For the past 900 years, the coronations of British monarchs – ceremonies filled with pomp, pageantry and religious rituals – have taken place at Westminster Abbey. But the first monarch to photograph his coronation was King Edward VII, Queen Victoria’s eldest son. To celebrate the 70th anniversary of Queen Elizabeth’s coronation, take a journey through history to view the coronations of past monarchs. Here, see the best photos from the coronations of King Edward VIII, King George V, King George VI and Queen Elizabeth II.
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King Edward VIII’s coronation was originally scheduled for June 26, 1902, but three days before his scheduled date he underwent emergency stomach surgery.
Foreign delegations did not return for the postponed coronation ceremony, August 9, 1902, so the celebration was largely a national affair.
King Edward VIII was still recovering from his illness, so he was crowned with the Imperial State Crown, not the heaviest St. Edward’s Crown.
Queen Alexandra was crowned with a brand new crown, Queen Alexandra’s Crown, for the coronation. It was made with the Koh-i-Noor diamond.
Prior to her husband’s accession to the throne, Queen Alexandra was Princess of Wales from 1863 to 1901 – the longest term to hold the title. She was also born a princess in the family of House Glücksburg. In 1863, her parents ascended the Danish throne as King Christian IX and Queen Louise.
King Edward VII and Queen Alexandra’s second son, George, was third in line to the throne when he was born, and he grew up not expecting to become king. However, his older brother, Albert Victor, died of pneumonia. George ended up marrying his brother’s fiancée, Princess Mary of Teck.
After the death of his father, George became king. He wrote in his diary: “I lost my best friend and the best of fathers…I never had a [cross] word with him in my life. I am heartbroken and overwhelmed with grief but God will help me with my responsibilities and my darling May will be my comfort as she always has been. May God give me strength and direction in the heavy task before me.”
The coronation took place on June 22, 1911.
Their children were all in attendance, including Prince Edward and Princess Mary (pictured here). Prince Edward was heir apparent and succeeded his father as King Edward VIII until he abdicated less than a year later. He never had a coronation and was the shortest-reigning British monarch.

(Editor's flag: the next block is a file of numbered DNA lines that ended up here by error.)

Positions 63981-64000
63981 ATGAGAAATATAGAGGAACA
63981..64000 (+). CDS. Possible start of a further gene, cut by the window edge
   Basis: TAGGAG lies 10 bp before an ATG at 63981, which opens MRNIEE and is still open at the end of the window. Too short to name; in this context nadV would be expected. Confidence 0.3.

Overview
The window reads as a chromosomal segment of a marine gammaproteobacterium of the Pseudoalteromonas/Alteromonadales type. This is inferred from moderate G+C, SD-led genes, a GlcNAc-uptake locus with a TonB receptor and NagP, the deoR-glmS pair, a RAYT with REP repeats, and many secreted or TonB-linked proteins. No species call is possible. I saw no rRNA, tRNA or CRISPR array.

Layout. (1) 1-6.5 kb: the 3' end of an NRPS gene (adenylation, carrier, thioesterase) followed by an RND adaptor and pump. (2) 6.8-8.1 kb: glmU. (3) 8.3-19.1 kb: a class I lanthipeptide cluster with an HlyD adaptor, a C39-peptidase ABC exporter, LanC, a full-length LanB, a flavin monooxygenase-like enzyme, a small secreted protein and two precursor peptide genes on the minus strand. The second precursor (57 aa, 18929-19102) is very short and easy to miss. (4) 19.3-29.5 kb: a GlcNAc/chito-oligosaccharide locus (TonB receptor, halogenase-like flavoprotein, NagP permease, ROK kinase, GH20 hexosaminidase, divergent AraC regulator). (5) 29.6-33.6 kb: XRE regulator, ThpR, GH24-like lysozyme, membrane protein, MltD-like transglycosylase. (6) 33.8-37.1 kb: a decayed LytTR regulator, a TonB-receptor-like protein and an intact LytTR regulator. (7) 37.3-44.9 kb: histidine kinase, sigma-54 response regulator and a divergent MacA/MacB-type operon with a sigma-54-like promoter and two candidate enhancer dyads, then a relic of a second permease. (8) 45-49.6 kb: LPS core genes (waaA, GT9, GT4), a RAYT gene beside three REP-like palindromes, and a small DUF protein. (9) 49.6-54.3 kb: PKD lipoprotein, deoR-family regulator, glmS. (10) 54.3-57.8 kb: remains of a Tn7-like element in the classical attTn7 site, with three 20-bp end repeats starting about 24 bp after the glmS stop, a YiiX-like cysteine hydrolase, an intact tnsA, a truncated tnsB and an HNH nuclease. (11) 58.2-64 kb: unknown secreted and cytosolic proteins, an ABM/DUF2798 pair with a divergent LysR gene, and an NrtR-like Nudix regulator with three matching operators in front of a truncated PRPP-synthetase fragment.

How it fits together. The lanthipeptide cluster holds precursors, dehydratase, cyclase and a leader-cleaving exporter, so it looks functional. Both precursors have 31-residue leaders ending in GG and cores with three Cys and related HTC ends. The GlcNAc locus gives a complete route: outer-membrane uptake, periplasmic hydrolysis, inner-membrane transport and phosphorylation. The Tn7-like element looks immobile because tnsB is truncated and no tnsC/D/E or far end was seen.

The Delhi Durbar coronation, 1911
King George V and Queen Mary were proclaimed Emperor and Empress of India at a ceremony in Delhi in December 1911.
The Delhi Durbar translates to “Court of Delhi” and has only been held three times in history – 1877, 1903 and 1911.
King George V was the only British ruler to attend the durbar.
King George VI ascended the throne after his brother’s abdication. His brother’s coronation had been scheduled for 12 May 1937 – and it was decided that George’s coronation would instead take place on that date.
The coronation of King George VI and Queen Elizabeth was the first to be filmed, although it was not broadcast.
The coronation of King George VI was the third coronation to take place in the 20th century.
The British royal family appeared on the balcony of Buckingham Palace after the coronation. George’s daughters, Elizabeth and Margaret, are in the center.
A view of the crowds outside Buckingham Palace and the Royal Coach passing the Queen Victoria Memorial.
The procession inside Westminster Abbey, the site of the coronations of British monarchs for nine centuries.
Queen Elizabeth II, 1953
Queen Elizabeth ascended the throne when she was just 25 years old and her coronation took place fourteen months later.
Queen Elizabeth’s coronation was fully televised and broadcast live.
Prince Philip chaired the Coronation Commission and played a key role in planning the day’s events and deciding to televise the ceremony.
Queen Elizabeth and Prince Philip waved to the crowd from the balcony of Buckingham Palace after the coronation.
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